Elephant Freedom Project : A new way to responsibly interact with Elephants
Elephant Freedom Project
I always had a strong desire for seeing elephants.
There’s just something bedazzling about these huge creatures that look so massive and strong yet so gentle at the same time. Back then, I was one of those tourists who utterly enjoys riding elephants – which Thailand offers a lot. When I went to Sri Lanka though, it gave me a different outlook on how elephants should be treated. Most animals were in the wild and everywhere but Pinawella ( that’s why I didn’t include this in my Sri Lanka Itinerary) doesn’t practice riding elephants anymore.
When I was recommended to try the Elephant Freedom Project, I was hesitant, but since I always like to open myself up to something new wherever I go, and hearing that most people recommend it, I gave it a try. All you have to do to participate in this project is to just send them an email and they reply in an instant.
From Kandy, this is how you can reach the place:
- Bus and get down to Pinawella junction and take a 5-minute Tuk Tuk
- Train from Kandy to Rambukkana and take a 10-15-minute Tuk Tuk
From Colombo, here’s how you can reach the place:
- Take a train to Rambukkana
- Take a bus
- Take car (estimated travel time is 2.5 hours)
Visits on the Elephant Freedom Project
You can go to the place for half a day in the morning or afternoon or for a full day. Or you can even volunteer for 1-3 weeks. For the whole project, you can walk with elephants for one and a half hour or so, help in bathing which will take around for half an hour. There’s a strict number of visitors accepted that’s why there’s a booking reservation before visiting the place.
Sita and Menika
Sita and Menika are the two elephants of the Elephant Freedom Project – these two, both around 44 years old, have been captive since they were born. Upon asking as to why they can’t bring them back to the wild again, they said that most of the time, these elephants no longer know how to survive in the wild anymore and there’s also a chance that they might get attacked by other elephants.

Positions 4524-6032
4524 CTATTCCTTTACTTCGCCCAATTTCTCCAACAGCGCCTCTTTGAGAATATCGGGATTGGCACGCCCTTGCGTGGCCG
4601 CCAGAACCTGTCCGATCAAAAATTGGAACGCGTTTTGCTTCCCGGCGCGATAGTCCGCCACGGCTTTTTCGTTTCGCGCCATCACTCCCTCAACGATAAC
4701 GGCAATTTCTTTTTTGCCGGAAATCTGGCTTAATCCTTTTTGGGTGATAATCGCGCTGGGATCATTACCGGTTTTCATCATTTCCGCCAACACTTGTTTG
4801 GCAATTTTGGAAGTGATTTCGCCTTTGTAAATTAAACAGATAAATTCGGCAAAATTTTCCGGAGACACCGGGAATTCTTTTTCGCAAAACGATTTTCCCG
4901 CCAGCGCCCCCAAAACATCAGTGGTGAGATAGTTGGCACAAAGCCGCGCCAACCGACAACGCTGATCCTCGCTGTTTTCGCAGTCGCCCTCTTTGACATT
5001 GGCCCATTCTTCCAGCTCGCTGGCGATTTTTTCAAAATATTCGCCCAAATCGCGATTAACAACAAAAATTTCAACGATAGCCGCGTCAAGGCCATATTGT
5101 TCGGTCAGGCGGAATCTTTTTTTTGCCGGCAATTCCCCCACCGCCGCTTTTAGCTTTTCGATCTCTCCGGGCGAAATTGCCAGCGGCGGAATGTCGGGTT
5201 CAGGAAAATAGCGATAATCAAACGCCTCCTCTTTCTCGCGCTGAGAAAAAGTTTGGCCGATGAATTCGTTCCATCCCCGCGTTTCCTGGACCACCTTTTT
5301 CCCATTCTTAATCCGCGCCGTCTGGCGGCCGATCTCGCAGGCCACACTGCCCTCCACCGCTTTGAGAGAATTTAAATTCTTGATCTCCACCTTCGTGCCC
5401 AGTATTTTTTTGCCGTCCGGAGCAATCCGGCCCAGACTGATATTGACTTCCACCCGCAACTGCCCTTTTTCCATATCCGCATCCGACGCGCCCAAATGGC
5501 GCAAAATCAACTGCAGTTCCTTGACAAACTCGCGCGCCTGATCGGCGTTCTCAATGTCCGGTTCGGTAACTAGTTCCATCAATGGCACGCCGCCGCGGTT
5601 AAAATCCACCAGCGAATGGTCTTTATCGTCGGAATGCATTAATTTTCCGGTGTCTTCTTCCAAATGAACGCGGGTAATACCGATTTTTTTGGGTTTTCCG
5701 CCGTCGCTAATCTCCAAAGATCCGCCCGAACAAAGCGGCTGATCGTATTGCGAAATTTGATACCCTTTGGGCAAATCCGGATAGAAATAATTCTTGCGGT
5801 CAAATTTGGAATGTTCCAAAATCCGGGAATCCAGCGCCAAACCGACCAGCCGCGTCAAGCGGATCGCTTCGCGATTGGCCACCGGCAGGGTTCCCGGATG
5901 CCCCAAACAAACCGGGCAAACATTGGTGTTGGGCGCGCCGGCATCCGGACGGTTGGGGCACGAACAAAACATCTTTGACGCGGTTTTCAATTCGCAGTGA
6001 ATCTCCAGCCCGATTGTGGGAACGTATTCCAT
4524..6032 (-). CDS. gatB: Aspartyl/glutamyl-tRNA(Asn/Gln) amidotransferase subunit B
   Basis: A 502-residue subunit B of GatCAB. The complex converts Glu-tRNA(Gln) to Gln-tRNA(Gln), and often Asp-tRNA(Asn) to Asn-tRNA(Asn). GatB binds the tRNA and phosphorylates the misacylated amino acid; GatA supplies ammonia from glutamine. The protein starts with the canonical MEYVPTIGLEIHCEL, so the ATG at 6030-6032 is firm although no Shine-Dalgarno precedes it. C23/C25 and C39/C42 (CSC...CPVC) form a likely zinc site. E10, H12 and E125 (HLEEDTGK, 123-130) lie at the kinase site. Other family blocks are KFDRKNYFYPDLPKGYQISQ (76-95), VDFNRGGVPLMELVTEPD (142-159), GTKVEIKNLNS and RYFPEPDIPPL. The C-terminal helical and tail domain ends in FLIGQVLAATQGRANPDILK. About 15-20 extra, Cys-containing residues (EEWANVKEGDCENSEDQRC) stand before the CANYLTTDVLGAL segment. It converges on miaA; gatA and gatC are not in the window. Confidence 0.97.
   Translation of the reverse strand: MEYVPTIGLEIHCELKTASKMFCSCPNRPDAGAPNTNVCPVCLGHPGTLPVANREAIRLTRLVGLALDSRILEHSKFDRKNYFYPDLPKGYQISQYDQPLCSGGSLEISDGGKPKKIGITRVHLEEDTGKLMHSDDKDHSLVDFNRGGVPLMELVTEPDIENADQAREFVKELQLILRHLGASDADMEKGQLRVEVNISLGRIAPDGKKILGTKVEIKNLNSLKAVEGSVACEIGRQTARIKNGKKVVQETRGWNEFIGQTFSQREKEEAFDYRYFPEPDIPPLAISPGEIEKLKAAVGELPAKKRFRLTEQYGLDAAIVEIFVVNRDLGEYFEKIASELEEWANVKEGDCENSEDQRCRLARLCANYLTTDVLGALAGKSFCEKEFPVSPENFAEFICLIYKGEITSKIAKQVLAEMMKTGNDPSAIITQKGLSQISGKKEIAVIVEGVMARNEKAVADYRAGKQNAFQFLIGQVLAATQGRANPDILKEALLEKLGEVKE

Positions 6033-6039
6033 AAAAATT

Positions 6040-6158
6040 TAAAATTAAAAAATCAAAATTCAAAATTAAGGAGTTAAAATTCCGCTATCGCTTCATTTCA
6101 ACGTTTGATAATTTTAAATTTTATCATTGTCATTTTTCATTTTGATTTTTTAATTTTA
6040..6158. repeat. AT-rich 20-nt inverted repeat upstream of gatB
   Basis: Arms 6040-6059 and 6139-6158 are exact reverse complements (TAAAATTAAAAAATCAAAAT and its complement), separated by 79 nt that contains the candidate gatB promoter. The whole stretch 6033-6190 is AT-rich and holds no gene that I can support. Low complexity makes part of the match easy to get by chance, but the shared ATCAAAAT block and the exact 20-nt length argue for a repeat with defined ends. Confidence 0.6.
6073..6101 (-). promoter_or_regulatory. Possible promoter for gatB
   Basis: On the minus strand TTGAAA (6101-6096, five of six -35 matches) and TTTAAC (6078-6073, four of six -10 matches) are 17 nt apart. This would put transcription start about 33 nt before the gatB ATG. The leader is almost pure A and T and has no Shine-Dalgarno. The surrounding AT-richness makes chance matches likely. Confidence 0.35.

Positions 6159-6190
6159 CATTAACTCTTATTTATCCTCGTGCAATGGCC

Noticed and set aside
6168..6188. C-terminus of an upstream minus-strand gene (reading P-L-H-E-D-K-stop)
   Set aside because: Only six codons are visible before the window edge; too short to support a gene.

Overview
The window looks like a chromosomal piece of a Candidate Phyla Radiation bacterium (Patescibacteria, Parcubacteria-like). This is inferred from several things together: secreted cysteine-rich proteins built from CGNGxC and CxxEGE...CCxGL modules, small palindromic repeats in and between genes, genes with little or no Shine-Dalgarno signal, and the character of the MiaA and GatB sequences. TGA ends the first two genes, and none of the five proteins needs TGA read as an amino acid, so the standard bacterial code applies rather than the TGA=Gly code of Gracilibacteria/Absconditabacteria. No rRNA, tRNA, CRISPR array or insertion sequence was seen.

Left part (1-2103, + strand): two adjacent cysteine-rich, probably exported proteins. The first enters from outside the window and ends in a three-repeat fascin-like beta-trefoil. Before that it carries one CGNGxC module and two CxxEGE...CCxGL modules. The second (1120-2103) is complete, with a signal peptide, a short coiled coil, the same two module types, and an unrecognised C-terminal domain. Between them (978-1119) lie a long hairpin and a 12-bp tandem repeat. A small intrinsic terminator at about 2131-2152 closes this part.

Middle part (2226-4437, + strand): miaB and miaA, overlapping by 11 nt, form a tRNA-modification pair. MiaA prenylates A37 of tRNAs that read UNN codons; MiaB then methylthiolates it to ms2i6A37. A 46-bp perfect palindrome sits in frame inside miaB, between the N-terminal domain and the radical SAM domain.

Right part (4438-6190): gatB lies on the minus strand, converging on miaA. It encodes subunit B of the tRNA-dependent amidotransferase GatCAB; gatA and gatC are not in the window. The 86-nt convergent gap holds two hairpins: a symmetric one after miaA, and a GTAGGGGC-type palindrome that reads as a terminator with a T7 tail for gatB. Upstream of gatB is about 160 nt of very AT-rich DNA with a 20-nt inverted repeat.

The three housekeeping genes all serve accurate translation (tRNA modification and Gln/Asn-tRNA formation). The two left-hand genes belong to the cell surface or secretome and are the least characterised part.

Elephant Bed Cleaning
Since elephants are considered smart, part of the program starts with us cleaning the elephant bed wherein we have to remove the dung and green parts and make the bed flatter and cleaner. This is followed by cleaning the toilet area made of wood.
Others give the dung to the factory and some to locals where they use it as fertilizers. These dungs don’t have any smell at all, in case you’re wondering, since elephants eat greens and vegetables only.
Walking with the elephants
As restless creatures, next on the list is walking with the elephants where the guides talk about interesting facts about the muscles in their nose; how heavy they can carry; how much they can eat; and how smart these elephants are.
The family who was behind the Elephant Freedom Project aims to show that elephant tourism shouldn’t be riding such gentle creatures, but instead nurture and appreciate their very existence.
During the walk, these elephants find their own food and constantly eating greens around them, but we have also brought with us fruits such as banana or papaya to feed them along the walk.
Bathing the elephants
After walking with them, we’re also given the chance to wash them! It’s really adorable to see them comfortably lay in the water and being playful enough while we are taking good care of them. At first, I was hesitant, but I saw it with my own eyes how they enjoy this part and the experience of giving them a bath gives me a warm and nostalgic feeling.
The good food
The next day, you can do a volunteer work and help the elephants. Since I wanted to learn how to cook Sri Lankan food, I have opted to help with the cooking instead. The food here was spectacular and I’ve totally learned a lot of good stuff on cooking authentic Sri Lankan Food.
For just a couple of days in staying here, I had a good time with these elephants and developed a different outlook and perspective towards them. Hearing the family talked about the in-depth passion they have for elephants that started this campaign will ignite something in you – a deeper sense of understanding and support in protecting the elephants.
It would be wonderful to live in a world where elephants do not need to walk on chains or carry people around and instead live among us harmoniously.
Elephants are not pets
It is the advocacy of the project to give the captive elephants a sanctuary where they don’t need to do labor work. In Sri Lanka, it’s strongly promoted that elephants shouldn’t be used in any labor works, such as riding them and alike.
Visiting Sri Lanka and having the chance to become a volunteer of the Elephant Freedom Project will further strengthen in helping elephants be freed from the abusive workforce and let them live peacefully through the hands of those people who take great importance of them.